Squandered Heritage Vintage

4603 Banks Street Mid City

FEMA Section 106
Public Notice Regarding Historic Review of Privately-Owned Residential Buildings Proposed for Demolition in Orleans Parish, Louisiana – Non-Collapsed Buildings Seeking Comment

4603 Banks St.

Side view

4603 Banks Street

another side view

4603 Banks Street

Damage report

Address: 4603 Banks St
Owner: Christian Rodick
Tax Bill: 105308907
Property Description: Sq 821 Pt 10 Lot 13 Banks & Olympia 50X102 Wmr/Frz Ok
Planning District: Mid-City
Flood Zone: A4
Damage Assessment
Estimated Flood Depth: 5.5
Flood Duration (days): 11
Damage Report: 18.9%

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About Karen Gadbois

Karen Gadbois co-founded The Lens. She now covers New Orleans government issues and writes about land use for Squandered Heritage. For her work with television reporter Lee Zurik exposing widespread misuse of city recovery funds — which led to guilty pleas in federal court — Gadbois won some of the highest honors in journalism, including a Peabody Award, an Alfred I. duPont-Columbia Award and a gold medal from Investigative Reporters and Editors. She can be reached at (504) 606-6013.

  • Colleen Gannon

    There is no info on this house. What is wrong with it? Looks like a raised basement from the pic which means no flooding on the upper floor (I live nearby and got no water on the upper floor of our raised basement house).

  • Laureen

    Here’s a comment, What the &*(@ ??
    That’s what we all said. Some of these demo candidates are completely baffling. In a city trying to recover housing ASAP ???!

  • Colleen, There seems to be a lot of confusion about these FEMA lists. We work off of the lists that they provide. I know that ANOTHER list will be published in the paper on the 29th and then there will be a period of public comment. I will try and sort thru this mess, but if you are interested in a specific property I would call the PRC for advice.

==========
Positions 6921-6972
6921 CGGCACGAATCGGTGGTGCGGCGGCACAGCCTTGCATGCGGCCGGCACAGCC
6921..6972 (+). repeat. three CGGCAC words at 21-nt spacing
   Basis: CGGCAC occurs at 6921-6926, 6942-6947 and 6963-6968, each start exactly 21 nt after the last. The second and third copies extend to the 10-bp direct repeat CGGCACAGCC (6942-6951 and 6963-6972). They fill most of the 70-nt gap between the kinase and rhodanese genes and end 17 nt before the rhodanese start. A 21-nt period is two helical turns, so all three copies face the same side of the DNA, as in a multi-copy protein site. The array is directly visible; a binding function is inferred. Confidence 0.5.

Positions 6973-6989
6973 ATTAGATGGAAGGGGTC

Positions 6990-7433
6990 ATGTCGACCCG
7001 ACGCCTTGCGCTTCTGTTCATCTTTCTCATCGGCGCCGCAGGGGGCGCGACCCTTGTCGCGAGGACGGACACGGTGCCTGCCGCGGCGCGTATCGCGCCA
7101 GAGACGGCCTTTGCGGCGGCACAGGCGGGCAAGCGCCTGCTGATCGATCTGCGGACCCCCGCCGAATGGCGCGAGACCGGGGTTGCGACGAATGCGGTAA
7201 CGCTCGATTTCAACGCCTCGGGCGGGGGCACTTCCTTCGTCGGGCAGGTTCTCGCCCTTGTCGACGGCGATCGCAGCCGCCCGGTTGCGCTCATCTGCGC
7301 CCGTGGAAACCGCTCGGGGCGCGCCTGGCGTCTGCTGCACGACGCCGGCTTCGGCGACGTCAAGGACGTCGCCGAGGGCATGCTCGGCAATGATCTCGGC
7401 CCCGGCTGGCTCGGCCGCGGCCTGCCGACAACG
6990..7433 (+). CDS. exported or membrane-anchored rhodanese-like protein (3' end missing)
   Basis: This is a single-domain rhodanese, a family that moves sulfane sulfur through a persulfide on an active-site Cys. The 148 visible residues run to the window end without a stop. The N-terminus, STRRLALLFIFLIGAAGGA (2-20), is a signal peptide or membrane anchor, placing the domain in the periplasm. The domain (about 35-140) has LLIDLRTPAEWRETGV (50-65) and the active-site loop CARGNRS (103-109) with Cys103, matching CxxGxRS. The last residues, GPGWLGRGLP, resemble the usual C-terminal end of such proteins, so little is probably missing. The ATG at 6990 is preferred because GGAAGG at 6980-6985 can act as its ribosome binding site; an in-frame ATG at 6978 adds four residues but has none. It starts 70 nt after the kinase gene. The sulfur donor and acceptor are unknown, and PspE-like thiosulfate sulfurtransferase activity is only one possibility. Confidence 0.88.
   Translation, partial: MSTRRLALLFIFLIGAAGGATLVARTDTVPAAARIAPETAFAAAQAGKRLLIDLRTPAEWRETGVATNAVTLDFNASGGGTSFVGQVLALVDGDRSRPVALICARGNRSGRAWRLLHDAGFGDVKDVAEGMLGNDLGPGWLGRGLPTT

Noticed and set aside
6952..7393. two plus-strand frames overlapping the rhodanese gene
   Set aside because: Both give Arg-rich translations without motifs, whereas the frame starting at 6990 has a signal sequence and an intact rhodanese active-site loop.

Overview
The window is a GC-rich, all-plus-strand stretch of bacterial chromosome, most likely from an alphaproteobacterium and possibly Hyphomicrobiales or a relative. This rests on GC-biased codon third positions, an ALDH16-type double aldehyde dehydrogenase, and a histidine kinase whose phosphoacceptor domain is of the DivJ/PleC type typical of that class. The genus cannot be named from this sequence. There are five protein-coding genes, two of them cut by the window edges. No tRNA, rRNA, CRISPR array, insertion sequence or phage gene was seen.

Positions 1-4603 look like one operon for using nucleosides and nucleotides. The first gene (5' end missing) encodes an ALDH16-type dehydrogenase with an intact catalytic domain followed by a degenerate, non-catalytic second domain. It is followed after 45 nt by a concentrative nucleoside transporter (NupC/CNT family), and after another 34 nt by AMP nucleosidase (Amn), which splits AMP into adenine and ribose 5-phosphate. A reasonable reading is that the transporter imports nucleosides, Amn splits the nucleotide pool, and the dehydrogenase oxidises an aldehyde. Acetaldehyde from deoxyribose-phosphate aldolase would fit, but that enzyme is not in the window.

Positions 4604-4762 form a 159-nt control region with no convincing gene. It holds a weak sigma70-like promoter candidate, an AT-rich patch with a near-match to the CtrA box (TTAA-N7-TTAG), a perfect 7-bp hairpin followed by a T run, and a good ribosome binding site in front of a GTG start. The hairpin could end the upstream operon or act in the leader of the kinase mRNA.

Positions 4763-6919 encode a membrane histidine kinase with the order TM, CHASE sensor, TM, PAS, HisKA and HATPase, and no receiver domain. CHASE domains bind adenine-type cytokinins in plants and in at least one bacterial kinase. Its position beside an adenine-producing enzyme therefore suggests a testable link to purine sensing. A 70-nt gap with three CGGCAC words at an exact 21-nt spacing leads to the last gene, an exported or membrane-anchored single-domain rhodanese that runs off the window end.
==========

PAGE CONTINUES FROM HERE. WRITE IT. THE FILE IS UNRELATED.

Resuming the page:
If you find out any more information please let us know.

  • Ray Shea

    My understanding is that the owner requests demolition by FEMA and then FEMA puts it on the Section 106 list seeking public comment. It seems to me that any non-collapsed building in a national register historic district should have an automatic bias towards preservation.

    I need to dig up a link, but there is a version of the section 106 list that provides a way for the public to offer comments via the Internet. I think a valuable project would be to figure out which properties are in National Register districts, using the district maps and Alan’s google map application, and then make sure that every one of these properties gets updated on FEMA’s list with public comments drawing attention to the district designation.

    What I am still completely unclear is how the local historic review process works with Section 106. When something is on the 106 list, do we only deal with FEMA? For high-profile buildings like Cabrini obviously everybody from HDLC to FEMA to PRC to Tulane is going to get involved, but how do we make sure the FEMA juggernaut can actually hear us when we’re talking about houses like this in Mid-City?

  • Jennifer Molina

    I live a few blocks from here. We have a raised basement house that is similar to this one. We’ve been living in it since January. The city deemed it to be 31% damaged (I think). There is no reason that a house like that should be demolished. Can we get info. to the owner about that upcoming grant deadline for repairs to homes in historic districts? Would the owner be interested in selling? If owners of Mid-City properties are considering demolition, could we get them some names of people who might be willing to buy from them? We might consider buying a house in Mid-City that was slated for demolition but in this kind of condition (just to save it and fix it up).

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